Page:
19 AUGUST, 2022


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A Saudi woman was recently handed a 34-year prison sentence for—you guessed it—tweeting. 

Salma al-Shehab tweets and retweets in favour of women’s rights to drive in Saudi were apparently contrary to Saudi’s cybercrime law, and she “disturbed public order and destabilised the security and stability of the state”.

Al-Shehab’s sentence is the longest-known sentence for a women’s rights activist. It also comes a few months after Egypt sentenced TikToker Haneen Hossam to 2 years imprisonment for “violating family values and principles”. Hossam’s crime? Inviting other people—especially women—to join the platform and earn with their videos. 




– 2.64%



– 1.48%



– 4.81%



– 6.22%



– 7.95%

Name of the coin

Price of the coin

24-hour percentage change

Source: CoinMarketCap

* Data as of 06:30 AM WAT, August 19, 2022.

Uganda and Nigeria might be telling their citizens and banks to stay off crypto, but South Africa is taking a different route. 

Yesterday, South Africa Reserve Bank (SARB)’s Prudential Authority urged all commercial banks to take on crypto, even with its “threats”.

South Africa has been at the centre of some of the world’s biggest crypto scams. In July, the US Commodities Futures Trading Commission (CFTC) charged a South African resident in the largest fraud scheme involving bitcoin, a scheme worth $1.7 billion. In June 2021, founders of crypto startup AfriCrypt vanished after running a $3.6 billion crypto scam.

Given all these scams, many commercial banks in South Africa have terminated relationships with crypto assets service providers (CASP). In response, South Africa’s central bank has asked the banks to preserve relationships with CASP and put in place risk-assessment measures as opposed to total avoidance. 

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South Africa’s leading mobile network provider Vodacom might have misled investors in its official financial results about the success of its now discontinued video streaming platform “Video Play”, according to a well-placed source on the service’s team.

Speaking to MyBroadband, the source said that Video Play’s figures were highly inflated, and when management realised what was really happening, they pulled the plug on the service.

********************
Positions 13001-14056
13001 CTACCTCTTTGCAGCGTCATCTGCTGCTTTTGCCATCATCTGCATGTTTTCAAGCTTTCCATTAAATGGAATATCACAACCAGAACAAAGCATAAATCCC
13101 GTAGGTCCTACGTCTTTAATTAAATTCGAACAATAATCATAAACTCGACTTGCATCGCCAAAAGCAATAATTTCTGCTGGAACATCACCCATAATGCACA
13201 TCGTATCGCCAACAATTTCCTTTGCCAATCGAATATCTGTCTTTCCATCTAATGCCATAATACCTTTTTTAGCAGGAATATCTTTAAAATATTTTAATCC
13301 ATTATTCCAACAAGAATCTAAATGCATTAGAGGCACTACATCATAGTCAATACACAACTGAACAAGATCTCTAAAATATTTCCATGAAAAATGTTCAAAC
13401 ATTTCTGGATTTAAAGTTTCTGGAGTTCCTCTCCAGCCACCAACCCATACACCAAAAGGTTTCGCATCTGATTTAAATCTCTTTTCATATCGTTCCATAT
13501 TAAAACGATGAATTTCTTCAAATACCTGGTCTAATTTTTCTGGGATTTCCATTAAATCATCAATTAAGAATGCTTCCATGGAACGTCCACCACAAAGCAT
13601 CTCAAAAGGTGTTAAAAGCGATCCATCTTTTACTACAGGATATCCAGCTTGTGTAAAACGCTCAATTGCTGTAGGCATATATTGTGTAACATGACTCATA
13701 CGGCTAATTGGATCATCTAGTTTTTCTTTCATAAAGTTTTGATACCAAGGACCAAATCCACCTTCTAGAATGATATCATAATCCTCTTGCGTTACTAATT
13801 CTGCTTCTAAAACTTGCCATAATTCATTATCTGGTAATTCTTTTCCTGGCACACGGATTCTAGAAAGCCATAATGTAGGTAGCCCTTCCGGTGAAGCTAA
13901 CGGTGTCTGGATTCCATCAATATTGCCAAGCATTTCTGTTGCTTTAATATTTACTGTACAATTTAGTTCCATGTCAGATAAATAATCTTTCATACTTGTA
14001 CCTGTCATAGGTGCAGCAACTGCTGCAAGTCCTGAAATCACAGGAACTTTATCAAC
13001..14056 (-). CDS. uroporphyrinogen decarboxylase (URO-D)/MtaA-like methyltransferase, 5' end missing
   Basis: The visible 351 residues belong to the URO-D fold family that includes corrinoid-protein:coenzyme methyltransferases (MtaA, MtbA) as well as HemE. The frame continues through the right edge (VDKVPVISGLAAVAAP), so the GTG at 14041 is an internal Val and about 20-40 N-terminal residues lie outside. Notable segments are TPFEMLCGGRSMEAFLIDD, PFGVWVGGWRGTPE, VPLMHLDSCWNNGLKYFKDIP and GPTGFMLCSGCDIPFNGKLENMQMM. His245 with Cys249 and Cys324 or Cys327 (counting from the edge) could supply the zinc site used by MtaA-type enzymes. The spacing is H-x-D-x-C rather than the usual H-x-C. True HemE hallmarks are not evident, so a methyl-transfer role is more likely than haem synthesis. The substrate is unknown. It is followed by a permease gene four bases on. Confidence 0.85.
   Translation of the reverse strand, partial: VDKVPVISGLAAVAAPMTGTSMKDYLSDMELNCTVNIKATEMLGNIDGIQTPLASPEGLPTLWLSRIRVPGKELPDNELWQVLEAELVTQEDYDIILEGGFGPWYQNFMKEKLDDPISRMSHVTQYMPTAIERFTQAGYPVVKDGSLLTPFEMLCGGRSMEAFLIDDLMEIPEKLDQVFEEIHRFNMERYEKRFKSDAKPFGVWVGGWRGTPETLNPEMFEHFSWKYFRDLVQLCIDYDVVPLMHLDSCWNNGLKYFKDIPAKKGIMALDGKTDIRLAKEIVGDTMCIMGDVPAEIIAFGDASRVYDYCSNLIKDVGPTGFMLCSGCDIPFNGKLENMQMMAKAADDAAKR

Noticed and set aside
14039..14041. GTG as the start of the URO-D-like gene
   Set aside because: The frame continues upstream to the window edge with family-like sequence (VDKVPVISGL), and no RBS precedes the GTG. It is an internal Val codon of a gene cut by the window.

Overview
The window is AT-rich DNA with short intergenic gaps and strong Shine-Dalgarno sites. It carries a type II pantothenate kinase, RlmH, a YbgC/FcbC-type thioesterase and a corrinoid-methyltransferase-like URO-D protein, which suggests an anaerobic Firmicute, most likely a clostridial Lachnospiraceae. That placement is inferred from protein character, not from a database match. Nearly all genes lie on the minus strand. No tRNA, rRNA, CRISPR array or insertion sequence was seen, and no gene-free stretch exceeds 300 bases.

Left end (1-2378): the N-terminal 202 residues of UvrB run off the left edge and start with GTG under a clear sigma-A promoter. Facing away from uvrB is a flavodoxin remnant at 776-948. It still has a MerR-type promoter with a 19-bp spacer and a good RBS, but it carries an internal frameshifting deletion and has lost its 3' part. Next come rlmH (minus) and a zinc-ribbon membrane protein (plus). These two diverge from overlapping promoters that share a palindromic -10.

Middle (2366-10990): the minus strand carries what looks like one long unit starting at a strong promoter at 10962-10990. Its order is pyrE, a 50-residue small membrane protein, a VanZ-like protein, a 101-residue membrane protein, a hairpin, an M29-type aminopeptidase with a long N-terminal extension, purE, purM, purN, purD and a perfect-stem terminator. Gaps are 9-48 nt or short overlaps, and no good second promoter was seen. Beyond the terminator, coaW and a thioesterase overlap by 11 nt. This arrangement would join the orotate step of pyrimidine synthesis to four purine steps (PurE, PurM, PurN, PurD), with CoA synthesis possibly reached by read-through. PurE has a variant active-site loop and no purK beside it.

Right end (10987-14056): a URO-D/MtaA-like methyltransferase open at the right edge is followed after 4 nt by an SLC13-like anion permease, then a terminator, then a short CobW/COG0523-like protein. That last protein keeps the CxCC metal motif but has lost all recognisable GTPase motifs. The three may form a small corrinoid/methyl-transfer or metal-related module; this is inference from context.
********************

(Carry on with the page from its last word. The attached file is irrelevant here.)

A brief history of Video Play’s numbers

Vodacom launched the Video Play service in August 2015, and when the company started to provide shareholders with figures about its Video Play service, it seemed like a massive success.

In its September 2019 interim results, Vodacom told investors they had 1 million Video Play customers who made 14.8 million video-on-demand purchases. Vodacom later told shareholders they had achieved over 40 million Video Play purchases in 2019.

However, in the company’s integrated report for the year ended March 31, 2020, Vodacom reported 3.5 million Video Play purchases made on the platform during the year, a number an order of magnitude lower than the other figures Vodacom previously provided for the same financial period.

Vodacom goes quiet

After the huge dip in the service’s numbers, Vodacom stopped reporting subscriber numbers or purchases related to the streaming service and migrated subscribers to a free-mode model up to 30 June 2022 and then quietly pulled the plug on Video Play on July 1, 2022 with executives who were part of the platform’s management currently no longer at the company.

Asked for comment by MyBroadband on the strange numbers, Vodacom declined to offer a response and also could also not say why its Video Play purchases suddenly plummeted when other streaming services blossomed in South Africa.

The network explained that despite the streaming service’s initial success, it wanted to become an enabler for video streaming through its add-to-bill capability and its VodaPay Super App instead of operating a standalone streaming service.

Like its numbers, the explanation just doesn’t add up

It does not seem to make logical business sense for Vodacom to move a million paying subscribers who apparently made 40 million purchases to a free platform.

If Video Play grew as rapidly and was as successful as the numbers showed, Vodacom would have perhaps offered it as a streaming service in the VodaPay Super App.